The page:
3

We have some complex query that was very slow. I managed to reduce the query to a simple reproduction. It seems that the combination of greatest and log is the cause, but I don't understand why.

Here is a full sql-fiddle example to run the queries - and you can also View the execution Plans of the queries (press the link at the bottom of the query result on the sql-fiddle page)

So here is the slow query:

select count(value)
from (
         SELECT  log(greatest(1e-9, x)) as value
         from (select generate_series(1, 20000, 1) as x) as d
     ) t;

We just generate a series of 20k numbers and use log(greatest()). This query takes about 1.5 seconds.

I thought that calculating the log may take long, but the following query is also fast (~5ms):

select count(value)
from (
         SELECT  log(x) as value
         from (select generate_series(1, 20000, 1) as x) as d
     ) t;

Just as a test I exchanged greatest and log - this is also fast (~5ms):

select count(value)
from (
         SELECT  greatest(1e-9, log(x)) as value
         from (select generate_series(1, 20000, 1) as x) as d
     ) t;

The QUERY PLANS for all 3 queries are the same:

Aggregate (cost=22.51..22.52 rows=1 width=8)
-> Result (cost=0.00..5.01 rows=1000 width=4)

Can anyone explain why the first query is so slow - and maybe anyone knows a workaround?

More details

slow platforms

I get similar results on all of these (first query is a magnitude slower):

  • SQL Fiddle uses pg 9.6
  • my local PC with similar results: Win10 64bit, pg 11.5 running in Docker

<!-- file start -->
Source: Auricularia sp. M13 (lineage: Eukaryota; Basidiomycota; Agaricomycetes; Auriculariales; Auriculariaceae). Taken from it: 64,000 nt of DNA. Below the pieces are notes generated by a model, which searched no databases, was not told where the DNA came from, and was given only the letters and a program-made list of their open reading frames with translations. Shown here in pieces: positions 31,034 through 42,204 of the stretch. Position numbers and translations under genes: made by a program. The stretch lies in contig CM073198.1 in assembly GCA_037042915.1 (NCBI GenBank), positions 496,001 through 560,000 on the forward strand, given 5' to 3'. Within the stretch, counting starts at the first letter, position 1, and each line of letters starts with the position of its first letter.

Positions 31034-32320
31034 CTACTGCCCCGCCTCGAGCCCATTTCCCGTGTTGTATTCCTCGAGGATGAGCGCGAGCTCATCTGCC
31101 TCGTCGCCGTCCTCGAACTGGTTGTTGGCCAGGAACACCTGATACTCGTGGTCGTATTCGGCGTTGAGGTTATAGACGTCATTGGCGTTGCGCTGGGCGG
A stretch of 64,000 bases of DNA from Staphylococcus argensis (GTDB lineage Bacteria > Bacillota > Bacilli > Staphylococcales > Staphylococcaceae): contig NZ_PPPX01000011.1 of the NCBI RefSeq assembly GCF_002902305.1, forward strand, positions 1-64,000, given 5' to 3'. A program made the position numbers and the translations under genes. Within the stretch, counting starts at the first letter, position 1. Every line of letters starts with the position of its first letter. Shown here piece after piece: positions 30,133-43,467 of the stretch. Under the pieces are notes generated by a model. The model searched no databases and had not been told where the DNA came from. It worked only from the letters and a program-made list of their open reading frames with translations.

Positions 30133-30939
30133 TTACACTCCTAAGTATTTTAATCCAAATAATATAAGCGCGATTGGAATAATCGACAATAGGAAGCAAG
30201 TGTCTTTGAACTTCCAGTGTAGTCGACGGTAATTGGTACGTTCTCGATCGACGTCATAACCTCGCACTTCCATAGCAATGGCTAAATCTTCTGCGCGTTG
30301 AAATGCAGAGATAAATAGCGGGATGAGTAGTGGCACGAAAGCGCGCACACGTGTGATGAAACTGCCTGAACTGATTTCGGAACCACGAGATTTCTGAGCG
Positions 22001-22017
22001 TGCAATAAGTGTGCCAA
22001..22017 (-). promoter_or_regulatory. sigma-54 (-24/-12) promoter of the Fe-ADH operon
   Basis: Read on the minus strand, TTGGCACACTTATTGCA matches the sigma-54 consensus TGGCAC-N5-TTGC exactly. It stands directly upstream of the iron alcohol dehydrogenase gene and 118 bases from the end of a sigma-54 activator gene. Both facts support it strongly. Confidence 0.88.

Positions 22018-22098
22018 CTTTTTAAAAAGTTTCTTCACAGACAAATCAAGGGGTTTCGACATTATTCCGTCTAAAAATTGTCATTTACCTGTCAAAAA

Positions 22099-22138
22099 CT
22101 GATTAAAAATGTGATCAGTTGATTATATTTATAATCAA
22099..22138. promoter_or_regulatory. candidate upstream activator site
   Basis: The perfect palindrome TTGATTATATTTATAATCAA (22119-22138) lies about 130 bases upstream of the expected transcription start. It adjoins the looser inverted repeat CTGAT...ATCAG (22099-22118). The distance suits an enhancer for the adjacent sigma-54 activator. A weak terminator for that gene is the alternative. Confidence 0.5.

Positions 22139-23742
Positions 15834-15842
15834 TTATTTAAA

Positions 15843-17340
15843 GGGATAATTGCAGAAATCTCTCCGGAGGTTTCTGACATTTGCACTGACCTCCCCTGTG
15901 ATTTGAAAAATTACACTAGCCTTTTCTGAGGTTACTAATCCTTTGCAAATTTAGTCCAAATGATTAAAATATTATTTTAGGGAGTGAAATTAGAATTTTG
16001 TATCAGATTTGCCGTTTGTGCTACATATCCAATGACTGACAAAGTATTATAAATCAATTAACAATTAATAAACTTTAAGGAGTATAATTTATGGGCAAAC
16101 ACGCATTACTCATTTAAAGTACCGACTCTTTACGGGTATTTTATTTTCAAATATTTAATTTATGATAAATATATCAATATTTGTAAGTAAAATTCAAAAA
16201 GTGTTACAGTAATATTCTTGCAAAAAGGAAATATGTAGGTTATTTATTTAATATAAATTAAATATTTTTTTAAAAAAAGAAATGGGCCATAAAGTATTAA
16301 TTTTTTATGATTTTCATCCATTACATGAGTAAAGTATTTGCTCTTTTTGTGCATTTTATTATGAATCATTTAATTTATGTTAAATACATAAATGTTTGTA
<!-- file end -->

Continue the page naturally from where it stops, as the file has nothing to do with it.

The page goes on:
• remote server: Ubuntu 18.04 64-bit running pg 11.5 in Docker
  • rextester.com

count

When I change count(value) to count(*) or count(1) (number one) the query is fast

  • but this does not help me because the production query does not even include a count
  • anyway, I wonder why there is a difference in this case (there are no null-values in the data)
5

You're invoking two different log functions here: log(numeric,numeric) and log(double precision), and the first is much slower than the second.

Notice how the functions call differ in the EXPLAIN (ANALYZE, VERBOSE) below, run with PostgreSQL 11.5 (Linux Ubuntu):

Slow version:

explain (analyze, verbose) select count(value)
from (
         SELECT  log(greatest(1e-9, x)) as value
         from (select generate_series(1, 20000, 1) as x) as d
     ) t;
                                              QUERY PLAN                                               
-------------------------------------------------------------------------------------------------------
 Aggregate  (cost=25.02..25.03 rows=1 width=8) (actual time=1174.349..1174.349 rows=1 loops=1)
   Output: count(log('10'::numeric, GREATEST(0.000000001, ((generate_series(1, 20000, 1)))::numeric)))
   ->  ProjectSet  (cost=0.00..5.02 rows=1000 width=4) (actual time=0.004..1.310 rows=20000 loops=1)
         Output: generate_series(1, 20000, 1)
         ->  Result  (cost=0.00..0.01 rows=1 width=0) (actual time=0.001..0.001 rows=1 loops=1)
 Planning Time: 0.123 ms
 Execution Time: 1174.385 ms

Fast version:

explain (analyze, verbose) select count(value)
from (
         SELECT  log(greatest(1e-9::float, x)) as value
         from (select generate_series(1, 20000, 1) as x) as d
     ) t;
                                                  QUERY PLAN                                                   
---------------------------------------------------------------------------------------------------------------
 Aggregate  (cost=25.02..25.03 rows=1 width=8) (actual time=6.693..6.693 rows=1 loops=1)
   Output: count(log(GREATEST('1e-09'::double precision, ((generate_series(1, 20000, 1)))::double precision)))
   ->  ProjectSet  (cost=0.00..5.02 rows=1000 width=4) (actual time=0.004..2.561 rows=20000 loops=1)
         Output: generate_series(1, 20000, 1)
         ->  Result  (cost=0.00..0.01 rows=1 width=0) (actual time=0.001..0.001 rows=1 loops=1)
 Planning Time: 0.096 ms
 Execution Time: 6.731 ms

greatest() is not responsible: considering the query with just log(x), if you cast x to numeric it will be as slow with or without greatest().

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